Maybe you can see where I’m going here with the analogue to gun rights. For scenario 1, a mass shooting does not sway gun rights enthusiasts away from their sacred right to bear arms. Other peoples’ abuse of gun use does not change the right to own a gun, just as people planning a terrorist attack under the guise of privacy from FBI surveillance does not change my right to privacy either. In fact, any statistics showing how gun ownership leads to accidental deaths in the home or more suicides are totally irrelevant. The rush to “do something” in both circumstances – tighter gun control or the Patriot Act – was viewed by opponents as a knee-jerk reaction that encroached on fundamental liberties.

In scenario 2, one can see parallels between partial birth abortion and an assault weapons ban. Most gun deaths are not caused by assault weapons, even though their existence and use appear to be the least reasonable instance of self-defense or hunting. Legislation restricting ownership or even banning them is an encroachment on a fundamental right to own a gun, anyway. And it’s only time before laws keep chipping away at the guns people are allowed to own and everything falls into the category.

I think there’s also some truth to the idea that those seeking partial birth abortion bans do see it as a roadmap to outlawing abortion entirely. Similarly, those banning assault weapons would be open to the idea of outlawing gun ownership entirely – or at least they’re comfortable with getting to that point.

In these scenarios, the important difference is where your “square one” is. If your square one is that gun ownership is a fundamental right, all logic flows from that and restrictions on gun ownership are almost always dubious and a huge burden of proof is placed against legislation that restricts it. If your square one does not include a particularly passionate defense of gun ownership, then you probably see all gun control as completely reasonable.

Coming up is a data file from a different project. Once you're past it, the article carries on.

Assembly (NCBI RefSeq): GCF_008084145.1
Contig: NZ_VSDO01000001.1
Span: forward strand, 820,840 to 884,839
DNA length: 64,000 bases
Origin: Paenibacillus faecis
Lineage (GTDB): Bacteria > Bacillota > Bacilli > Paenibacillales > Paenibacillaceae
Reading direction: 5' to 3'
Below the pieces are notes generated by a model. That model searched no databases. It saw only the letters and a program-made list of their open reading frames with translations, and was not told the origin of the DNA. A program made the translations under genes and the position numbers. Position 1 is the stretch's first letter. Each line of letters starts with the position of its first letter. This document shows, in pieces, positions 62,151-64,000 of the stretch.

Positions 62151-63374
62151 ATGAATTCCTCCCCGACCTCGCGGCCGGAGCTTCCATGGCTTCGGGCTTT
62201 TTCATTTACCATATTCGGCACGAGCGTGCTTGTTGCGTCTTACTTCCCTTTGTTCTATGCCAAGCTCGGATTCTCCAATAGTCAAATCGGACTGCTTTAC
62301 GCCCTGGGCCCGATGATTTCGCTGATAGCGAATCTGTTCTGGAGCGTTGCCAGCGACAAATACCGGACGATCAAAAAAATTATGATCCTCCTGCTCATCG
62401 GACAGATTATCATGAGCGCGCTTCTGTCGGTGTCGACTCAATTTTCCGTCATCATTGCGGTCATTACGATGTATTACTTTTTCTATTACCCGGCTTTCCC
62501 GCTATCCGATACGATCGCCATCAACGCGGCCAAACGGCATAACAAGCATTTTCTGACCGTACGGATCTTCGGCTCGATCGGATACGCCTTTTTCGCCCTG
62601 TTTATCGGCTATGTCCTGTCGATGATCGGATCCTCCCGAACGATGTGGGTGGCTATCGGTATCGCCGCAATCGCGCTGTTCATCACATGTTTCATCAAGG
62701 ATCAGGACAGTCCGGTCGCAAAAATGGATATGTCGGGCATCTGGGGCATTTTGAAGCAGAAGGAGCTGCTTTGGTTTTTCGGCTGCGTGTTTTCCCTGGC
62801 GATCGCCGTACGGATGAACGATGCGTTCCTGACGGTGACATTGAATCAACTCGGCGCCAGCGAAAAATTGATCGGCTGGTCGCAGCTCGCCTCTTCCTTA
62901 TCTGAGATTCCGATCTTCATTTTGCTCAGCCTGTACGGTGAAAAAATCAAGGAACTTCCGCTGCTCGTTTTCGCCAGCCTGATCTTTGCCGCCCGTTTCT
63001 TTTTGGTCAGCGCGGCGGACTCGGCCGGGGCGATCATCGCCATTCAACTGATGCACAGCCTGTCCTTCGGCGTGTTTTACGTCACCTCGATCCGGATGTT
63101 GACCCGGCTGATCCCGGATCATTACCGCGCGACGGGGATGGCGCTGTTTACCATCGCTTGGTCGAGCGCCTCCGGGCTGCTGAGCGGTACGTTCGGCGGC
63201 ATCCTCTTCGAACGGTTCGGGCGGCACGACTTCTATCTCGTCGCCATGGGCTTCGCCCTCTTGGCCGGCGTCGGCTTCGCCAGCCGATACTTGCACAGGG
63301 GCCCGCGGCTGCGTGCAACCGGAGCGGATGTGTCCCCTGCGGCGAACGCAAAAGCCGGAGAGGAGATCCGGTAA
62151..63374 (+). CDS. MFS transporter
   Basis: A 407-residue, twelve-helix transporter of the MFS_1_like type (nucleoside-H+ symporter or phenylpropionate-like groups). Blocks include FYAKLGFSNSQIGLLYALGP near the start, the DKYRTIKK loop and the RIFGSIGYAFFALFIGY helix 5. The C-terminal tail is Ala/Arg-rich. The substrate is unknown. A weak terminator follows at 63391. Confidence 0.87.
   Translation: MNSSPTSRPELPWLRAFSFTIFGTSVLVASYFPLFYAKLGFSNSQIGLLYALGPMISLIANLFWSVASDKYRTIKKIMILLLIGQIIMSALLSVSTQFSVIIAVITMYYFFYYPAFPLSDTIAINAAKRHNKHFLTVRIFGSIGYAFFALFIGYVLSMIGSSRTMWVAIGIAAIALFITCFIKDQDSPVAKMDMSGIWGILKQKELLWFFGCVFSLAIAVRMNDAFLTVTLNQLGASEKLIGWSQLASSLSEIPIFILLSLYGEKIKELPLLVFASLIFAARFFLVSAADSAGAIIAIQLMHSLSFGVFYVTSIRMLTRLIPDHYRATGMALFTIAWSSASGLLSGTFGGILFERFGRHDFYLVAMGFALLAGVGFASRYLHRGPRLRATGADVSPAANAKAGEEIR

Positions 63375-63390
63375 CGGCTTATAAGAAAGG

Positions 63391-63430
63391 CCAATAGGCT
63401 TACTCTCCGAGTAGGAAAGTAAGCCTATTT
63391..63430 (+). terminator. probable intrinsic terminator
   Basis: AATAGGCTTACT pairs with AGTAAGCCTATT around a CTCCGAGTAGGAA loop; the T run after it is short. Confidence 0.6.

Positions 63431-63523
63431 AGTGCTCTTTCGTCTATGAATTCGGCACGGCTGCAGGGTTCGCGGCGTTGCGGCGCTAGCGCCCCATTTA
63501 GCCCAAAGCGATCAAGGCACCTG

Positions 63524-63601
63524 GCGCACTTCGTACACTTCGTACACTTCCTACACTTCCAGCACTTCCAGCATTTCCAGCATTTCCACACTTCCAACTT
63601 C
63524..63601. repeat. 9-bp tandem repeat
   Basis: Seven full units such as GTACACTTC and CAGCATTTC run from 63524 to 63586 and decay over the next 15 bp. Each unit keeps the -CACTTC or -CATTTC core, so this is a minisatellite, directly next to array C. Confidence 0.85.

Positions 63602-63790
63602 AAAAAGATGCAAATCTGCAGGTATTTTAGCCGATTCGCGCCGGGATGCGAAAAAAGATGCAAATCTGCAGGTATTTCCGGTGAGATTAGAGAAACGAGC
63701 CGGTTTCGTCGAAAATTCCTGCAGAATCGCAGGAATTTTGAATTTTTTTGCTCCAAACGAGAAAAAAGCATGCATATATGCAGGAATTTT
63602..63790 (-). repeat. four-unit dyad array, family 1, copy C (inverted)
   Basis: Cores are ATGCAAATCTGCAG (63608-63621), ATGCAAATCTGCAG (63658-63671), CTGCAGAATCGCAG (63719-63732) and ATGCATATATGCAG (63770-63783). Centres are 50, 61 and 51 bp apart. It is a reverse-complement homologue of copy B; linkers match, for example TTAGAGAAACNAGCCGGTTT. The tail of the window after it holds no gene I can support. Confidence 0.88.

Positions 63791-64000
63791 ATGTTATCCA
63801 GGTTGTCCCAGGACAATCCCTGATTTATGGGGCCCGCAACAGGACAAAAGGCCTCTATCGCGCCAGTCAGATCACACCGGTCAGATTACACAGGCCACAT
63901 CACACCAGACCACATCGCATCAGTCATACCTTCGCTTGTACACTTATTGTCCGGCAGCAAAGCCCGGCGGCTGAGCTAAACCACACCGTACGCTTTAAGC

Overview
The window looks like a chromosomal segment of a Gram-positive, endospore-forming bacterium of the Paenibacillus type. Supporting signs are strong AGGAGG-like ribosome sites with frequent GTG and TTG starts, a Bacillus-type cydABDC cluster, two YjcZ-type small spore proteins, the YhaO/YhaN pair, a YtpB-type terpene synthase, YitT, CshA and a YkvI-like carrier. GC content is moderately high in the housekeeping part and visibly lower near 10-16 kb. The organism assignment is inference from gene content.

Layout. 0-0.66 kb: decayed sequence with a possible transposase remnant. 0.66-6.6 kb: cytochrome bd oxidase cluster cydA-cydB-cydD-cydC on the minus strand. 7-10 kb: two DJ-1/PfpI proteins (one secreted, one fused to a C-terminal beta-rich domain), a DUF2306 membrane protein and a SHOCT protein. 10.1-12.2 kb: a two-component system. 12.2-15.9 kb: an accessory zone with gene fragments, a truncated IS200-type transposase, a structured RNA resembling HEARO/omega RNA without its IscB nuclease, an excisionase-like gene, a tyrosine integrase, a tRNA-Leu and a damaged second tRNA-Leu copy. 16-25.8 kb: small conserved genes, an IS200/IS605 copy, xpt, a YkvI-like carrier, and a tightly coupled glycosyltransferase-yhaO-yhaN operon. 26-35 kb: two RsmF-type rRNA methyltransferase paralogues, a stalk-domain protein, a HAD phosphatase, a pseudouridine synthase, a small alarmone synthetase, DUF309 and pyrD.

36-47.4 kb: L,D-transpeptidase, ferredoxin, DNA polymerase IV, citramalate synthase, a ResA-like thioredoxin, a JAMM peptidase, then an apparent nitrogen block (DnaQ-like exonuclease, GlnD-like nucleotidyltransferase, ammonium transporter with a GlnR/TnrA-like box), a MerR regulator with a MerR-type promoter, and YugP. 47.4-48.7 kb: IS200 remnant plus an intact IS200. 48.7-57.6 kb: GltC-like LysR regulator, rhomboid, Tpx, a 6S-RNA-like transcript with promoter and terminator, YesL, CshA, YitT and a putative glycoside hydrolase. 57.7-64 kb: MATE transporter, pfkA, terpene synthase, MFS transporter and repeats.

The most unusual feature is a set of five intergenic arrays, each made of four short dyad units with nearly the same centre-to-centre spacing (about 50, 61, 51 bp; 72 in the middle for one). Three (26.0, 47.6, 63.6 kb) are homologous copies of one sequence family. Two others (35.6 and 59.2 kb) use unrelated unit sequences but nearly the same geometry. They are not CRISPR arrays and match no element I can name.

I of course am in the latter camp, struggling to see why people are willing to tolerate a society that allows so much gun violence. But the more important thing is that I don’t see why gun ownership is held so sacred to so many people. And if the starting point for such a critical mass of Americans is holding this right so closely to their heart, is there much room for meaningful overlapping compromise? If the 2nd amendment is so important to so many in the electorate, will any significant efforts to limit ownership be seen as an unjustified violation of rights? Maybe people are less extreme than we assume they are. That the binary of “pro choice” and “pro life” is as exaggerated as the “gun rights” vs “gun restrictions” dichotomy. I hope that’s the case.

According to the Justice Department, the Obama administration will throw its support behind a renewal of three key provisions of the Bush-era Patriot Act. The three provisions are roving wiretaps, monitoring of “lone wolf” terrorists, and access to business records – which includes the often-criticized access to personal library records.

This move by Obama particularly disappoints me. I thought that on the issue of civil liberties he’d be better than Bush.

I want any social democrat/progressive out there to apply the same scrutiny to Obama as you would to Bush on matters like this. If/when Bush did this, people would be/were up in arms.